Room to Learn



Why do classrooms look the same when people learn differently? These rooms for learning do not reach everyone equally. Classrooms need to expand to incorporate accessible learning as the new default.

To create a new default, it is important to explore the current one. The default classroom is a square or rectangular room. Student desks are arranged in columns and rows. There is a focal wall through which most learning happens. The room directly impacts relationships between the students, teacher, and the focal wall. From the student perspective views are dependent on the students in front and around them, those in the back have a harder time seeing the focal wall.

To create a better default, classrooms should integrate accessibility. Classrooms should allow for a greater degree of eye contact between the teacher, interpreter, and among the students. Service animals should have a space within the room to allow for movement and minimize distractions. Recognizing the diverse ways that people learn and incorporating them into classroom designs can lead to a more empathetic world. Understanding the strengths and weaknesses of the default allows us to design better spaces, ultimately improving the learning experience for all students.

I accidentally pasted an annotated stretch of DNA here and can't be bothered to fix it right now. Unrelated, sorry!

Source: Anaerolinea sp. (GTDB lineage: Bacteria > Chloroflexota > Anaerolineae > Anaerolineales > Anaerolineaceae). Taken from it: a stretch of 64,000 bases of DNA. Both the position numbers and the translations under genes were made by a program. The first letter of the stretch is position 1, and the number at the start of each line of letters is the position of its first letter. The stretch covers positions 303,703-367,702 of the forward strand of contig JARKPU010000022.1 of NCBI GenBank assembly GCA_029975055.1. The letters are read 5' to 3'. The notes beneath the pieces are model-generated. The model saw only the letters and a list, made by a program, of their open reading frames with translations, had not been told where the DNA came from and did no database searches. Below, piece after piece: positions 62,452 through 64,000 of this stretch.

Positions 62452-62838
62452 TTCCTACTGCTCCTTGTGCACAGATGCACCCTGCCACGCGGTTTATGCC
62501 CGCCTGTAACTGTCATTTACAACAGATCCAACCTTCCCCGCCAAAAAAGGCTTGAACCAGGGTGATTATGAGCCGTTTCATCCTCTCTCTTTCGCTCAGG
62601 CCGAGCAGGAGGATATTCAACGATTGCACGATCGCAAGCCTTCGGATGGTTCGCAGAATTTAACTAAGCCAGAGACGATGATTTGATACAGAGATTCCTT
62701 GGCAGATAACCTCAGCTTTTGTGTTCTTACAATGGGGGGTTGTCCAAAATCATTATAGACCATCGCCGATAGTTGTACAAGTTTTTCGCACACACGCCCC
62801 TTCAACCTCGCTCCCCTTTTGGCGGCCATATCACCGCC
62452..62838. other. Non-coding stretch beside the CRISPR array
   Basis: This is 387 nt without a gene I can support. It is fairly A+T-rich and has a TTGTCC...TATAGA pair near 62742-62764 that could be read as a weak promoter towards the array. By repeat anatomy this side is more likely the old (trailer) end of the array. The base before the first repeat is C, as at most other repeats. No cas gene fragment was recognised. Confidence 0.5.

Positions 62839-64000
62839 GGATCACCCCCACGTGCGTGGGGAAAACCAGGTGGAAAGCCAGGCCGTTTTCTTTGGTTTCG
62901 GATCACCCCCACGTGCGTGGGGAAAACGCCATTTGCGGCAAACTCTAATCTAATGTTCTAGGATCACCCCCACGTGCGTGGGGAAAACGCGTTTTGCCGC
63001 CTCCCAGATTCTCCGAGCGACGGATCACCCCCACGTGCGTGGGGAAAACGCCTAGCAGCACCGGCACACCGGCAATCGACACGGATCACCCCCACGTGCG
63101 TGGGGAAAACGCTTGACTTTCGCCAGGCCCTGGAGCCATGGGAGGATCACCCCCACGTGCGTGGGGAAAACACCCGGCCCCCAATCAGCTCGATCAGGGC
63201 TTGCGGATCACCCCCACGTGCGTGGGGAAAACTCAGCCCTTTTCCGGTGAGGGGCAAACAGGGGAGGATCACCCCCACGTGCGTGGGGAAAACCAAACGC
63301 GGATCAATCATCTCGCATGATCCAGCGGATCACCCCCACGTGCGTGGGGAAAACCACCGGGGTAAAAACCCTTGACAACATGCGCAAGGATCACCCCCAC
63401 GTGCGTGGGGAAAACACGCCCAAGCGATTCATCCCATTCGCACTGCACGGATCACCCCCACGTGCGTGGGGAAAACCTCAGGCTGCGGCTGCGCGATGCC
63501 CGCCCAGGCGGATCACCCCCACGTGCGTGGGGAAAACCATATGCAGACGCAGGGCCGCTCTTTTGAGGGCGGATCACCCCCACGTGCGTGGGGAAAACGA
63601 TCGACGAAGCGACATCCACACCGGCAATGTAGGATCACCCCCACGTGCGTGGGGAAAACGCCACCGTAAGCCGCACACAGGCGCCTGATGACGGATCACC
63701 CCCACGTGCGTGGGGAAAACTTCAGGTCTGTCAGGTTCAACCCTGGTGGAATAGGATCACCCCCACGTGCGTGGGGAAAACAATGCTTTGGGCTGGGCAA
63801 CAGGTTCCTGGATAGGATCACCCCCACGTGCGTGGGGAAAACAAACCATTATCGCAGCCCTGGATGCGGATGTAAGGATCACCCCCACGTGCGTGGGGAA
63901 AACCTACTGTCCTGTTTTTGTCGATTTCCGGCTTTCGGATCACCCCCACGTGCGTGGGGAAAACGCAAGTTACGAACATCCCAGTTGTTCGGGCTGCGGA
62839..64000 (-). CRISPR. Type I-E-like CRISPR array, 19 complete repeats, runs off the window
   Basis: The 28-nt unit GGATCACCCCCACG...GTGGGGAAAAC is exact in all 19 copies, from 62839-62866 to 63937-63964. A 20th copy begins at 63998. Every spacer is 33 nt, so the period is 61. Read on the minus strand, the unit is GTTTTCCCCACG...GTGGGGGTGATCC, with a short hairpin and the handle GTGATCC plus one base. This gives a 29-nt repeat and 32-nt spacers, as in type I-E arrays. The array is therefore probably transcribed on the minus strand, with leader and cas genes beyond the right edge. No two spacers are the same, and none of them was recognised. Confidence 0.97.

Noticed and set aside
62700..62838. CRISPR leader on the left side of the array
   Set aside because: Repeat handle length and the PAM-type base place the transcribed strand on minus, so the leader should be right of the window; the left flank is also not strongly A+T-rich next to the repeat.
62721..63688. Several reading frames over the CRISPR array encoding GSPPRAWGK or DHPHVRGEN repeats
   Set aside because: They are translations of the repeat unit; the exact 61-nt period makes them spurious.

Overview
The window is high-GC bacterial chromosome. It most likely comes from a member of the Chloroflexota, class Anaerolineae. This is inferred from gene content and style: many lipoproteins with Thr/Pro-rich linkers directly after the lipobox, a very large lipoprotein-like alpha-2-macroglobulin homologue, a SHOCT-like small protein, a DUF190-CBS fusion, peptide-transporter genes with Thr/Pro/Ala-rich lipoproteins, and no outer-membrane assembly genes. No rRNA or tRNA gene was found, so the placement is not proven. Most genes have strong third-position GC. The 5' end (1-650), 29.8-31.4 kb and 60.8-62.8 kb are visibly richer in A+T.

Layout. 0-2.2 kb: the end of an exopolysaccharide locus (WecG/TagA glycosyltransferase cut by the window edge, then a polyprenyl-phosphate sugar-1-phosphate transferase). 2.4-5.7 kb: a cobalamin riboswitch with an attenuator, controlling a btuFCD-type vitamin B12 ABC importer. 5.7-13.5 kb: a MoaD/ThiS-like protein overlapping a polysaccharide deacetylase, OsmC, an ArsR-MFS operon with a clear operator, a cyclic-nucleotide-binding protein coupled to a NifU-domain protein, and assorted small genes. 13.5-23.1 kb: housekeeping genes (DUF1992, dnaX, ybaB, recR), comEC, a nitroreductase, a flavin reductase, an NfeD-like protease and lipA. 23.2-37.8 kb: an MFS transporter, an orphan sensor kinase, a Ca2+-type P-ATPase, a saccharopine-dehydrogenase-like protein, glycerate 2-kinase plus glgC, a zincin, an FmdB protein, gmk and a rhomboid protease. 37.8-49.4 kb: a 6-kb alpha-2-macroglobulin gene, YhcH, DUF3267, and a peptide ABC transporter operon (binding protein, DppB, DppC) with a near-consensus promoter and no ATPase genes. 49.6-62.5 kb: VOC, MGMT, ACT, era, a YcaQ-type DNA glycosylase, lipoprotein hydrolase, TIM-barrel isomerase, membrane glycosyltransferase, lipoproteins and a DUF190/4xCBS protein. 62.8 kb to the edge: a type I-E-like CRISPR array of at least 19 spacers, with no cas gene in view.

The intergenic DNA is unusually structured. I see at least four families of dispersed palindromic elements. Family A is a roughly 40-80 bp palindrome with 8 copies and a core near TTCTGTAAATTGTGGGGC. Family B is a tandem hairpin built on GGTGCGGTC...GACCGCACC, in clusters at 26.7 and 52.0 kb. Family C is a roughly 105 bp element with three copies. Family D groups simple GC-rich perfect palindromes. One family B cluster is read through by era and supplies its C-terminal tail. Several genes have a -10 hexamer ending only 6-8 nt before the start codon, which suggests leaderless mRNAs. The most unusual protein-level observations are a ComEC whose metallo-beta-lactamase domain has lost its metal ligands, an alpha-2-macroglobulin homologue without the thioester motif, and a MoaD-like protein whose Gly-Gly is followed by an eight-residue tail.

These new understandings can be implemented at four distinct scales. The smallest scale is how students interact within the room, focusing heavily on desk arrangement and access to the focal wall. Increasing the scale, we can see how the characteristics of the room impact the students. One room then affects another through its relationships. Finally, the largest scale of adjustment relies on how many rooms come together to form hallways. Providing improved defaults at a multitude of scales enables both new and old classrooms to achieve accessible learning.

We need Room to Learn. 
Faculty Advisor:
Julia McMorrough